Karin Nordström Dyvelkov is the Vice President Intellectual Property at GEA Group AG. Karin holds a Masters in math and physics from Aarhus University and a PhD in physics from Danmarks Tekniske Universitet.

Please give a description of the work you do in your current position.

I manage a global team of IP (Intellectual property) Managers each with his or her own technical area of responsibility. We work with protecting the companies inventions, patents, trademarks, domains, trade secrets and much more. Apart from the work on protecting our inventions and know-how, we also work on enforcing our rights in case there are infringed by third parties.

How do you draw on the skills you learned as a physicist or engineer in your work?

I use my skills from physics every day, both to understand and evaluate new inventions, find the origin of a technical problem, and the methodical way of thinking that I learned during my studies.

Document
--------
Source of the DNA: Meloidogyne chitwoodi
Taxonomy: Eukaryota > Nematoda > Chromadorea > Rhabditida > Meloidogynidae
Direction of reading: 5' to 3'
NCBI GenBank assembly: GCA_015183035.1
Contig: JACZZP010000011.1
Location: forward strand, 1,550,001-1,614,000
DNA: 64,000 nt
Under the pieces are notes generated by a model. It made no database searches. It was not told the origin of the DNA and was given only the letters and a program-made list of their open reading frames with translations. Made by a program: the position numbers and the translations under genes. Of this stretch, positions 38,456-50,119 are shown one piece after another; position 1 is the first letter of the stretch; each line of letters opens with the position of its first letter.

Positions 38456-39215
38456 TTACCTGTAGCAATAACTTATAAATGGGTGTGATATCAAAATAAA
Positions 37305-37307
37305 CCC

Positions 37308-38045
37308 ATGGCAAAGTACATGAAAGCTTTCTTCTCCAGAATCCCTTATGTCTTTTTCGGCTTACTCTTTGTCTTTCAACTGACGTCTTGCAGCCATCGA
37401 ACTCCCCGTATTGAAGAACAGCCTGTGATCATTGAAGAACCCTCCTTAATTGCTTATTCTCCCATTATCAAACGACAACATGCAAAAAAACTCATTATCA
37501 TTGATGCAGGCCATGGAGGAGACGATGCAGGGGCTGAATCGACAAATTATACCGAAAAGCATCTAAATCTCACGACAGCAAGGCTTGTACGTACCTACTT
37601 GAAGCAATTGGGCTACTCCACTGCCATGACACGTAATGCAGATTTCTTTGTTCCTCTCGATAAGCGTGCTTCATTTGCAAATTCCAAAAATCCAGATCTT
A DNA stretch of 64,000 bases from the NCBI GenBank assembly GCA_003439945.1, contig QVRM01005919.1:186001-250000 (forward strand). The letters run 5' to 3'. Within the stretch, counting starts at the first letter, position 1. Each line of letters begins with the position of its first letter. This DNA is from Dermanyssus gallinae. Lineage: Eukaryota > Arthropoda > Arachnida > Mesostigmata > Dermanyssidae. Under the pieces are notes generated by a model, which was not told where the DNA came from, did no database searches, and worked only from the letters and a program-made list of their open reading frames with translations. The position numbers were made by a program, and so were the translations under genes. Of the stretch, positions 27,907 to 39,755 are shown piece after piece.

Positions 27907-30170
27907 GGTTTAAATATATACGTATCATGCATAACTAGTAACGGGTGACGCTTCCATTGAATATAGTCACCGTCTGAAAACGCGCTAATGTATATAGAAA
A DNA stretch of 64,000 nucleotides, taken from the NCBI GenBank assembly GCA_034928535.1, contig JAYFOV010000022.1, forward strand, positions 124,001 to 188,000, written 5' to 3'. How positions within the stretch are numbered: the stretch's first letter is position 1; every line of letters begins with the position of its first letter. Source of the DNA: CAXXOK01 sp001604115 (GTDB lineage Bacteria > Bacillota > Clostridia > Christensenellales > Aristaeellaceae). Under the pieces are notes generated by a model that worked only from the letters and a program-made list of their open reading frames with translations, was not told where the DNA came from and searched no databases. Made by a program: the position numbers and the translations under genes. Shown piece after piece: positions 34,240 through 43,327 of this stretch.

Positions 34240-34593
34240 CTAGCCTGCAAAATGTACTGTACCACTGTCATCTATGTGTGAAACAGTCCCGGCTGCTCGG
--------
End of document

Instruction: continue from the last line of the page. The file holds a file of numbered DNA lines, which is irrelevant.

What made you decide to pursue a career in the private industry?

I was always very curious about how the subjects in physics courses related to the real and non-ideal world. My masters project was made in collaboration with a Danish company, and this inspired me even more to look in the direction of the industry. It also opened my eyes to the endless opportunities and options there are in the private industry.

What motivated you to study physics or engineering in the first place?

I have always loved math and physics, and languages for that matter. In a way they are all tools that you can use to better understand the world. Physics opens your mind, and the learnings can be used in many different jobs besides the more traditional ones at the university and high school.

What advice would you give to young people (in particular women and minorities) who would like to pursue a career in the private industry?

Go for it! There are lots of jobs even within research in the industry. When working in the industry there are many diverse job options that requires people with many different skills. I can recommend finding a mentor (male or female) who already has experience to help you navigate and find your way. One way of getting experience with the industry without letting go of the university career is an industrial PhD.